Female -female competition and male sexual coercion in Kanyawara chimpanzees
Historically, it had been supposed that female-female contest competition was unimportant in chimpanzees (Pan troglodytes) because females are semi-solitary and have weakly defined same-sex dominance relationships. However, recent research has challenged this view, showing that female reproductive success increases with dominance rank. Fitness variance has been indirectly linked to differential feeding success, but exactly how dominant females gain feeding advantages over subordinates remains unclear. In this study, I demonstrate that within the Kanyawara chimpanzee community in Kibale National Park, Uganda, female contest feeding competition occurs on two levels. First, using long-term data on dominance interactions, I assign ranks to females and show that high-ranking females reside in areas of the home range containing a higher abundance of preferred foods. Together with evidence of female-female aggression during periods of presumed female range adjustment, this result implies that females compete over foraging areas. Second, in a 17-month field study, I found that high female rank is associated with priority of access to higher-quality feeding sites in fruit trees. I use relative feeding heights as a gauge of feeding site quality, since previous work showed that higher feeding sites contain more and possibly higher-quality fruit.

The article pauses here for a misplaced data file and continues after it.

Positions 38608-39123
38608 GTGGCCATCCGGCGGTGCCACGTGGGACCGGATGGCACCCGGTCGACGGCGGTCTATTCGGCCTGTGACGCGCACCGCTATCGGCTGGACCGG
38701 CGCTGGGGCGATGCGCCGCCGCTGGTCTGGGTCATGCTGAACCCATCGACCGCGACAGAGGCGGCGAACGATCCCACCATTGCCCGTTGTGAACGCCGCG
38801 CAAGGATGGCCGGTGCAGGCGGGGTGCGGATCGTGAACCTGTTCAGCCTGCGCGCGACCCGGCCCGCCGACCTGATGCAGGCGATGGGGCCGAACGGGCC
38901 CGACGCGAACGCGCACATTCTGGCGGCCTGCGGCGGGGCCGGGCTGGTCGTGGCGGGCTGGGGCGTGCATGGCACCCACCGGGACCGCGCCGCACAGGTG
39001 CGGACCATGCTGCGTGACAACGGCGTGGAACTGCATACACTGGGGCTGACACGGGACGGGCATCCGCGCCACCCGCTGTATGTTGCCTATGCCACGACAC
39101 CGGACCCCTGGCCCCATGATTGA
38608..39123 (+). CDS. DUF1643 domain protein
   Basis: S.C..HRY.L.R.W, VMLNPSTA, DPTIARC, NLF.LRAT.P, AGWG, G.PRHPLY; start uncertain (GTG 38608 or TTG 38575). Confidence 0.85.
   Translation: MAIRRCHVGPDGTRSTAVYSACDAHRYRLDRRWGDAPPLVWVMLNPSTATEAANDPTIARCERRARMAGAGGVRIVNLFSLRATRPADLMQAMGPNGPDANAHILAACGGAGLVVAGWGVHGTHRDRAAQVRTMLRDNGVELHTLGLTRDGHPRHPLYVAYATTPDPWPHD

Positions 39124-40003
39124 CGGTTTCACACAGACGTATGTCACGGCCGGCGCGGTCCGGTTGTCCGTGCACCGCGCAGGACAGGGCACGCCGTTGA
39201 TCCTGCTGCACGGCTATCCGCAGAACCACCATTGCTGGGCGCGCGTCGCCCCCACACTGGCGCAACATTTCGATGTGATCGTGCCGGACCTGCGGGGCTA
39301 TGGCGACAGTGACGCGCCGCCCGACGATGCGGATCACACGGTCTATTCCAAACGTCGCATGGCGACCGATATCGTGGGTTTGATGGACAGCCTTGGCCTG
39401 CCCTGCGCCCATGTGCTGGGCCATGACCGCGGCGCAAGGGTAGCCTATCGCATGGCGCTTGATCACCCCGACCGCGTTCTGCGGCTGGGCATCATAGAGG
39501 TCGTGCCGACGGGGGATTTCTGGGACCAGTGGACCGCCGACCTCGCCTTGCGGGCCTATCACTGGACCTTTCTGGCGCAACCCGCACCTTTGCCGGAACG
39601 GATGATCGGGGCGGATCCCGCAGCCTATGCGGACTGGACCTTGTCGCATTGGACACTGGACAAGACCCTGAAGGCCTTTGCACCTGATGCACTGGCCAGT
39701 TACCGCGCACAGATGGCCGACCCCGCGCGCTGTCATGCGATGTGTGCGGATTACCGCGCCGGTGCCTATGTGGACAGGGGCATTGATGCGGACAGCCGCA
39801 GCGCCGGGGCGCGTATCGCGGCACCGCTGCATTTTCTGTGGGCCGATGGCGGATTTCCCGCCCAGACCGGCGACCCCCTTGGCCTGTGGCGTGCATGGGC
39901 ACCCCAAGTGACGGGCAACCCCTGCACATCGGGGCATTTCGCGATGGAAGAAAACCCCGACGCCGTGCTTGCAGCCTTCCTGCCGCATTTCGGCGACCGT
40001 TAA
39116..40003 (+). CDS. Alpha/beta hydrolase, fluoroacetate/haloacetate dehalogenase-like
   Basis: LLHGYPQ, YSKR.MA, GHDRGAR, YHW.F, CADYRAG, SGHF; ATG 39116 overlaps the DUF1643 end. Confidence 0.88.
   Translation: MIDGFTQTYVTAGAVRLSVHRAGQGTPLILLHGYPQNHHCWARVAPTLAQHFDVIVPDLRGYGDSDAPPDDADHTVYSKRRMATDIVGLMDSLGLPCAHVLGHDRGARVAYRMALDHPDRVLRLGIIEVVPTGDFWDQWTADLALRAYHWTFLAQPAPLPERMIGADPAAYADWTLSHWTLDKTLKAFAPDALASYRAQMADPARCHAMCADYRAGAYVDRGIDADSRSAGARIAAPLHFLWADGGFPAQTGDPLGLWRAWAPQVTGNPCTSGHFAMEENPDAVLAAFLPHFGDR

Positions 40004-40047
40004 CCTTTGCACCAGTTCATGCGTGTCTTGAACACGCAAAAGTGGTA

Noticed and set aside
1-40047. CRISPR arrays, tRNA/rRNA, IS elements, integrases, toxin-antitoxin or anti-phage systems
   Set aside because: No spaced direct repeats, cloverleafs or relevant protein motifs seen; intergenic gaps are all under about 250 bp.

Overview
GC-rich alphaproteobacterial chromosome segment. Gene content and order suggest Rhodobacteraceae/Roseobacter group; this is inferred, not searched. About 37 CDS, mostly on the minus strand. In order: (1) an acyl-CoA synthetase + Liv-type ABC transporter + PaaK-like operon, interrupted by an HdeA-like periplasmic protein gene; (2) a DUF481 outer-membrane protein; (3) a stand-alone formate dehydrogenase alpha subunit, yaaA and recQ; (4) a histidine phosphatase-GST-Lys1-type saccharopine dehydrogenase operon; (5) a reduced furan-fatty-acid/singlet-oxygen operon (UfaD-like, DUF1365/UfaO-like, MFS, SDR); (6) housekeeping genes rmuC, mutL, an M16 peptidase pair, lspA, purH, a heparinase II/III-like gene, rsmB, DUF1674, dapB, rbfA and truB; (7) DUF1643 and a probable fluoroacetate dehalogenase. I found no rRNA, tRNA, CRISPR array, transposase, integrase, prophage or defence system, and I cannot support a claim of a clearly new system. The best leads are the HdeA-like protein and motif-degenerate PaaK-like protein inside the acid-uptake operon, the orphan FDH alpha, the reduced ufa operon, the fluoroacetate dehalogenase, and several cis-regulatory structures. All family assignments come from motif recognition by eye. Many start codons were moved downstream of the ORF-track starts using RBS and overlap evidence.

An additional aim of this study was to shed light on the functional significance of male aggression against females, a behavior that occurs regularly at Kanyawara and elsewhere and is known to inflict costs on females. Using 10 years of data, I test the widely held notion that one function of male-to-female aggression is sexual coercion. In support of this hypothesis, I show that female chimpanzees receive more aggression from males when they are likely to conceive (i.e. when estrous and parous) and males have higher mating success with females they are aggressive towards. Also, I report that high-ranking males use coercion more frequently.
Results presented in these three studies elucidate formerly puzzling aspects of chimpanzee behavioral biology by providing mechanisms for female contest feeding competition and determining one function of male-to-female aggression. These findings are relevant for refining our understanding of the ecology of female social relationships and sexual conflict in primates and other animals.